By CONNIE ESHThe Wilson Post
Trisha McCarter has personal reasons to support the American Heart Association.
She’s lost her father and two of her brothers to heart disease.
“If what I give saves one sister, one mama, one daughter from having to go through what we have, then it’s worth it,” McCarter said in an interview at Hair Unlimited where she works as a cosmetologist.
Last year she donated half of all she made on one Saturday to the Heart Fund, by sponsoring her daughter’s efforts to raise money for the Byars Dowdy Jump Rope for Heart event.
This year she giving half of everything she takes in on three Saturday mornings in February.
By Saturday, Feb. 7 at noon, she had raised $98. Now she has two of her daughters who attend Lebanon High School selling Heart Fund hearts at school.
She is selling the hearts at the shop on Bay Court and accepting contributions there as well any day until Thursday, Feb 26. “I have to turn the money in on Feb 27,” she said.
And giving half of everything she takes in on Valentine’s Day, Feb. 14, and Saturday, Feb. 21, between 9 a.m.-noon.
“But if someone wants to make an appointment at some other time, if they will call the shop and say it’s for the heart fund, I’ll still give half, or they can just give a contribution,” McCarter said.
McCarter's family has faced the heartbreak of being seriously handicapped by heart disease repeatedly.
First, about the time she was born, her brother, Johnny Loftis, was diagnosed at 15 with a cholesterol count of more than 900, according to McCarter's mother, Betty Craigmile.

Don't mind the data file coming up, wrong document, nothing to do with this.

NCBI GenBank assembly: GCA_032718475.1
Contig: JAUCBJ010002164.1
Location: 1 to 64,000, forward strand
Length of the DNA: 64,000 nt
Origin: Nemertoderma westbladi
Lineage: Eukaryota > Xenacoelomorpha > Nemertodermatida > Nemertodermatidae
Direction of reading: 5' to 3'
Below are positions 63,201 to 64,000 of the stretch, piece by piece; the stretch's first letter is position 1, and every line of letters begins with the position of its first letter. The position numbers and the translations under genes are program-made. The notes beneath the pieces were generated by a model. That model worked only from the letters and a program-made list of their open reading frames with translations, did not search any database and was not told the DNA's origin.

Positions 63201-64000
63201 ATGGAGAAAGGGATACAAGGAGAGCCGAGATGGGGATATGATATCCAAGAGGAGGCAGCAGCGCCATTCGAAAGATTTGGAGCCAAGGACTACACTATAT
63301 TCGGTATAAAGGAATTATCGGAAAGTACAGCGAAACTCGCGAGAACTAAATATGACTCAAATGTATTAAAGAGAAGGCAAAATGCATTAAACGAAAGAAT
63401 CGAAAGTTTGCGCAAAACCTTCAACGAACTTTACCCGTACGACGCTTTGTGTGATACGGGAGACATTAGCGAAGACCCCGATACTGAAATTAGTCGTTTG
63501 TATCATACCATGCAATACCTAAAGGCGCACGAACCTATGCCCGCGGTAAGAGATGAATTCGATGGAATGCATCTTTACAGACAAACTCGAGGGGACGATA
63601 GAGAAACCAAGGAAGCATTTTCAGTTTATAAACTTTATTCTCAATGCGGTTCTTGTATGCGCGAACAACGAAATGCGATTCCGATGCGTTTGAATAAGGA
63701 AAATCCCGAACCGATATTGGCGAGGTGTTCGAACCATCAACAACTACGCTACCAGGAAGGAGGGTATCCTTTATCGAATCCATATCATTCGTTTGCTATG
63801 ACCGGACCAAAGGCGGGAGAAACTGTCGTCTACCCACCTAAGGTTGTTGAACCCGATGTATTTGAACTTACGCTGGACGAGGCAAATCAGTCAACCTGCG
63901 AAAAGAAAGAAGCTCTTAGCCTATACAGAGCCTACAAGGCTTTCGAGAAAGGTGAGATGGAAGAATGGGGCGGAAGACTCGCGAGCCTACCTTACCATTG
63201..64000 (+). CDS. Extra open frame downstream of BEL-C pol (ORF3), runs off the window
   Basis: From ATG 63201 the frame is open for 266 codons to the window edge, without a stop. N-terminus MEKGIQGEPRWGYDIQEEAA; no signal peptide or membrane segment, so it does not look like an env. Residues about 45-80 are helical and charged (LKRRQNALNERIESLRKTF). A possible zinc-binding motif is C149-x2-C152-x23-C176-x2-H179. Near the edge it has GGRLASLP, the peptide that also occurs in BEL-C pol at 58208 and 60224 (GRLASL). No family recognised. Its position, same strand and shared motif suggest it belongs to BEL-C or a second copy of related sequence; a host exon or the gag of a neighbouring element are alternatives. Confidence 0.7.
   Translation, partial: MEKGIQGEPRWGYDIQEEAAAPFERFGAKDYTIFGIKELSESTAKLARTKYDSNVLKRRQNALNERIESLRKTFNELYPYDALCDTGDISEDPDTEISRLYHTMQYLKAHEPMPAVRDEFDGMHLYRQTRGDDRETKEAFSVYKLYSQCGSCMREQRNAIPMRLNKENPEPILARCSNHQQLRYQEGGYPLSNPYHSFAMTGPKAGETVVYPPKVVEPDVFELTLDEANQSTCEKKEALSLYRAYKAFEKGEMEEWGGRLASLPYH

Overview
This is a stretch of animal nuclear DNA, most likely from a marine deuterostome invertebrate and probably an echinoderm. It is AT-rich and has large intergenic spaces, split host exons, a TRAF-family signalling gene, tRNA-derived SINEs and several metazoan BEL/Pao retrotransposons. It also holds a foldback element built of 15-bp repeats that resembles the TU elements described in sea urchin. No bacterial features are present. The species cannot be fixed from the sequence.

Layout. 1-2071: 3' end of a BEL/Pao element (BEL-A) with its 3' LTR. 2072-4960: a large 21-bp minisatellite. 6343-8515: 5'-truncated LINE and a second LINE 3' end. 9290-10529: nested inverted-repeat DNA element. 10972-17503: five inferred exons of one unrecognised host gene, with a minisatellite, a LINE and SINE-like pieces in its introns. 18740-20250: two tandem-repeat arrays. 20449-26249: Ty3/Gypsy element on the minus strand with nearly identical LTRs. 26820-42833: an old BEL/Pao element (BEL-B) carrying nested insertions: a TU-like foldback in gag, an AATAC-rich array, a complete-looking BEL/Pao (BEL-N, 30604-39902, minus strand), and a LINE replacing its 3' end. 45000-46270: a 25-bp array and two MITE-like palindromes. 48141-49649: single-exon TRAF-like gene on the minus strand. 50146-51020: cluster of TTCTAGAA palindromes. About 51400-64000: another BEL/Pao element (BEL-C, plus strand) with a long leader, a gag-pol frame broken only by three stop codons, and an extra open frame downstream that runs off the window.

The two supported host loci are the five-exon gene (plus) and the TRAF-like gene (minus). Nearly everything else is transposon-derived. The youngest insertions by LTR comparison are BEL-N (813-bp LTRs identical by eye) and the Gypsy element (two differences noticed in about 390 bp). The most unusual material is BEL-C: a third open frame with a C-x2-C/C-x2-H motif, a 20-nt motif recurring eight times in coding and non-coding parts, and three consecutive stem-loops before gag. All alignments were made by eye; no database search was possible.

“He was a skinny little boy and we never guessed there was a problem,” she said. “But then he started having warts, great big warts on his hand and all over, even on his tail bone. We took him to the doctor and they found his cholesterol was over 900.”
The family was told there was very little to be done for the rare condition that caused the problem. While he lived, he was a patient at Vanderbilt Hospital Heart Unit. They tried a number of treatments without much result, McCarter said.
“They took the fat out of his blood by renal pheresis,” his mother said. It’s a process somewhat like dialysis used for kidney patients. “He’d feel pretty good for a couple of weeks and then it would all come back.”
Loftis was only 36 when he died in 1993, but he outlived his father.
“My Daddy died when I was 5,” McCarter said, brushing away a tear at the memory.
When he was stricken, McCarter said she heard him call her mother’s name, but she got to him first. When her mother got there, she was able to do cardio pulmonary resuscitation and get him breathing again, but he died later at the hospital. The year was 1978 and the defibrillator that saves lives now wasn’t available then.
And in 2003, the loss of a second brother, Dennis Loftis, added to McCarter's distress, so now she’s doing something about it.
“I just hope what I’m doing will help so my daughters won’t have to go through what I did,” she said.
Anyone who wants to help can call McCheek at 443-3278, or (615) 586-5474, or stop by Hair Unlimited on Bay Court, or mail a check made out to the American Heart Association to Hair for Heart, C/O Hair Unlimited, 107A Bay Court, Lebanon, TN
Staff Writer Connie Esh may be contacted at email@example.com.CORRECTION: An article in the Feb. 13 edition of The Wilson Post incorrectly identified local cosmetologist Trisha McCarter, as Trisha McCheek. McCarter, who works at Hair Unlimited, is giving half of her earnings on Feb. 21 to the American Heart Association, and she is accepting contributions to the AMA as well. Her cell phone number is (615) 586-5074. The Post apologizes for the error and is happy to set the record straight.